More on Beer Styles… and Chad Invented the Term “West Coast IPA”? WTF?
Noted beer vlogger Chad9976 has commented on my previous post on beer styles, and has written enough that I felt like a response deserved another full post. Chad’s comments in blockquotes, my responses interspersed.
Found this slightly ironic considering, if I remember correctly, you grade according to style. I grade in a universal perspective. When we grade according to style we’re essentially saying some styles are superior to others. While I have a preference towards IPAs and stouts, if I rank a sour or even a wheat or an imperial lager a 10 out 10 I mean it’s just as good as a super rare barrel-aged imperial stout that I also gave a ten too. Would you say the same?
First of all, there’s not such thing as grading from a “universal perspective.” We all have our opinions and biases, and the only way to combat that is to grade with as much self-knowledge as possible, and to confront and report those biases to our audience.
That out of the way, I think you have it exactly backwards. Grading according to style isn’t saying “some styles are better than others,” but simply understanding what a beer is “trying” to be, i.e. what the brewer intended when she brewed the beer, to the degree that we can understand that. If a brewery labels a beer a sour, I’m going to understand that beer in that context, and not try to grade it the same way I would a stout or an IPA or a pilsner. This is basic, Beer 101 stuff.
Giving a beer an A+ means that, for my palate, it’s one of the finest beers I’ve ever tasted in that general category. Doing direct comparison between beers of different styles is much harder — to move to a different world, can we really directly compare a perfectly-prepared plate of carbonara to a medium-rare steak to a jelly doughnut? Comparing these things against one other is just silly, as they’re trying to do very different things and evoke very different flavors.
This may sound egotistical as hell, and feel free to disagree, but I think I was the first person to start describing IPAs as west and east coast. Back in the 2008/09 days when I really started paying attention to them I noticed the ones from the east coast were piney and the ones from the west coast were citrusy. I’m even noticing IPAs from Colorado seem to have a similar taste. I never heard of anyone use the terms east or west coast IPA until I started saying it in my video reviews and writing it in my text reviews. Mr. Red Rooster absolutely despises those terms and trolls any review I post with them in it, lol.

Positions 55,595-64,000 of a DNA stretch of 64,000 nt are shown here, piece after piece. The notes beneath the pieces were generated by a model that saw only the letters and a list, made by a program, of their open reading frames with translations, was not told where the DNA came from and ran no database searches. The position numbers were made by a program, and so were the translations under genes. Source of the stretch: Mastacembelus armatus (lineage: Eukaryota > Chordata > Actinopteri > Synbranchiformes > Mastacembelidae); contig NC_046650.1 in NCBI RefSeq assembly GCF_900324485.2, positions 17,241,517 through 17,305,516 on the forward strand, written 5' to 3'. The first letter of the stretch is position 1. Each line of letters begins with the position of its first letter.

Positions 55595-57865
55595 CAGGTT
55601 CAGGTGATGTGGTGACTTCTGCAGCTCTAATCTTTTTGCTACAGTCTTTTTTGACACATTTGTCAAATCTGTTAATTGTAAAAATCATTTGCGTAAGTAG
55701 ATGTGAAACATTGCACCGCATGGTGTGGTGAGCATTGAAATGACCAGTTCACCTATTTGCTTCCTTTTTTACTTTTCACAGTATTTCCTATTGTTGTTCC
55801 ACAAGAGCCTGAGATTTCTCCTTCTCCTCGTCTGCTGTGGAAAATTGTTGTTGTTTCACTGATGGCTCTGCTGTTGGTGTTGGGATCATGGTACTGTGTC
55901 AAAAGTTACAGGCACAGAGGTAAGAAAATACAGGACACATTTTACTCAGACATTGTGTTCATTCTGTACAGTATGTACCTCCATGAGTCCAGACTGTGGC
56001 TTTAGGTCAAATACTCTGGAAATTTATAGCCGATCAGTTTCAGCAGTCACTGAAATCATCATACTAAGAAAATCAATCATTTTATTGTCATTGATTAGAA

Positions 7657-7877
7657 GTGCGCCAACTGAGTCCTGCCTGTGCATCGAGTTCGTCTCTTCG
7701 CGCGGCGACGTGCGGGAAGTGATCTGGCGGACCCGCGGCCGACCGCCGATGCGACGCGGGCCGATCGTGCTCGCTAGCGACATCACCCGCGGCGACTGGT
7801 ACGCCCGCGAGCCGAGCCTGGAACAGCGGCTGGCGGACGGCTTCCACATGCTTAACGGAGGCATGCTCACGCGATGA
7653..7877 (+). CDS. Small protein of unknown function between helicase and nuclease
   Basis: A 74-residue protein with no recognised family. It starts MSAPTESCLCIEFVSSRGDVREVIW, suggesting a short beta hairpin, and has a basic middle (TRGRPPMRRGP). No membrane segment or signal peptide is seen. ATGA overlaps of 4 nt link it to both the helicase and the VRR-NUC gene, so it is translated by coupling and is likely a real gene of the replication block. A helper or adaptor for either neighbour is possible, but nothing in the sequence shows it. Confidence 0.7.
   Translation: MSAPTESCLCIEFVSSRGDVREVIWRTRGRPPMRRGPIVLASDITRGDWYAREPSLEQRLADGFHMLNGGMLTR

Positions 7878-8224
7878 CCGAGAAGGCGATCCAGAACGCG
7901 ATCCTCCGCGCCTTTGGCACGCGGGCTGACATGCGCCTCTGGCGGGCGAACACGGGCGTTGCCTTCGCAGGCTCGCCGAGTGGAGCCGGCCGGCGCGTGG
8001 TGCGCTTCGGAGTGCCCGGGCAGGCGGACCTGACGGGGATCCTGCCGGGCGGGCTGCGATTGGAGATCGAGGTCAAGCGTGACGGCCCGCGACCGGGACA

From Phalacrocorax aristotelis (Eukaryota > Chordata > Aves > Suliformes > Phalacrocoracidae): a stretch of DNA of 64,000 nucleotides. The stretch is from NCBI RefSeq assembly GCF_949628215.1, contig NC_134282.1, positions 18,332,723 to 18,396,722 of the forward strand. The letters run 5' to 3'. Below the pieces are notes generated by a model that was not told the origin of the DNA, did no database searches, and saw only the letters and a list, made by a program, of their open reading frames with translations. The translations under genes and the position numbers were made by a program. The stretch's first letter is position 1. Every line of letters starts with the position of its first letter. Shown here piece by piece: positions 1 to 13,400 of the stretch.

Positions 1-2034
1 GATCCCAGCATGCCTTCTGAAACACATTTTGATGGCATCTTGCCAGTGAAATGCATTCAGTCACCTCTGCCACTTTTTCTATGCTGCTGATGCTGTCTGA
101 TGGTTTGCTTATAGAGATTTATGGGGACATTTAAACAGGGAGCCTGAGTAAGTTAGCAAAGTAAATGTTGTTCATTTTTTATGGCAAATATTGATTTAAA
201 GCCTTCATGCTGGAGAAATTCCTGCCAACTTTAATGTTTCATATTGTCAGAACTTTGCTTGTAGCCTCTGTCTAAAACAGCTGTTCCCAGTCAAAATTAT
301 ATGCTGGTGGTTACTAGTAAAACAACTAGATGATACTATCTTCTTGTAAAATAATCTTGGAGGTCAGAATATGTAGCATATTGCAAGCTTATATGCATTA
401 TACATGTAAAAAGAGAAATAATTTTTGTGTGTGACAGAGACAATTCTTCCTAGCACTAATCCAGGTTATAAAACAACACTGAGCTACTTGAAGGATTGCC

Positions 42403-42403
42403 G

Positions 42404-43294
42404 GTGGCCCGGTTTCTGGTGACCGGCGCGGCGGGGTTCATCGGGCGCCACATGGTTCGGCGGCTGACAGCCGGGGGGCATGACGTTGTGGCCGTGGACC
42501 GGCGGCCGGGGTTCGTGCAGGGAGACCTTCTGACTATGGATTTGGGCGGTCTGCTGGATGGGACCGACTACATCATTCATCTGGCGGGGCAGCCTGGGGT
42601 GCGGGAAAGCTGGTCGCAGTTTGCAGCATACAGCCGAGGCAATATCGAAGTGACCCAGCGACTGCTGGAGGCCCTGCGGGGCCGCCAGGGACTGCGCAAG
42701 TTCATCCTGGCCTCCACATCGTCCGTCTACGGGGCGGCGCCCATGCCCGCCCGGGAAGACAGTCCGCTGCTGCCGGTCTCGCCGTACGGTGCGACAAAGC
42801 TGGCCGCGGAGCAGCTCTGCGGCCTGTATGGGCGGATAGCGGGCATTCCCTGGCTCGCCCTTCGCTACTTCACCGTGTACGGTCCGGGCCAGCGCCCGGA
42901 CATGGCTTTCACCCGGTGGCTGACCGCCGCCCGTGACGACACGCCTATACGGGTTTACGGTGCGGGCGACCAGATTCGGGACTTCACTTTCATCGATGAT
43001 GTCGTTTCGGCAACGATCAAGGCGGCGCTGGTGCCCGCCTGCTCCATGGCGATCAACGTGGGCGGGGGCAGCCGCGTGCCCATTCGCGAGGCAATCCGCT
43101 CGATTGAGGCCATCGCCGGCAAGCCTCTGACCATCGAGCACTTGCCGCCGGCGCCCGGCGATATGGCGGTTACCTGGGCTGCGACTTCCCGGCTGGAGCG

Perhaps other people were using those terms pre-2008. I dont know, I wasnt really paying that much attention to craft beer before then.
Green Flash West Coast IPA has reviews on BeerAdvocate going back to 2005. The very first review calls the beer “good interpretation of the west coast IPA.” I’d be willing to bet that the term dates back at least to the early days of Stone, say 1996 or so, although I don’t have good evidence to that effect.
I do agree 100% with “A style is a label that sets the tone for what I’m expecting from the beer, and in that sense styles are very useful.” That’s what I consider them good for – just a general expectation. Like if you say “Movie A is a comedy and Movie B is a drama – which one do you want to go see?” I’m much more likely to say Movie A because I’m in the mood for it. that’s not to say it’s a guarantee I’ll like Movie A better than Movie B, though. Same thing with beer. One of the things I love about mahar’s is you can sort the menu by style so even though there may be beers on there I’ve never even heard of, if I’m in hte mood for an IPA and Beer X is filed under the IPA category I’m much more likely to buy it than Beer Y which is filed under barleywine (again, there’s no guarantee one will be better than the other – just that the style classification gave me a general idea what to expect).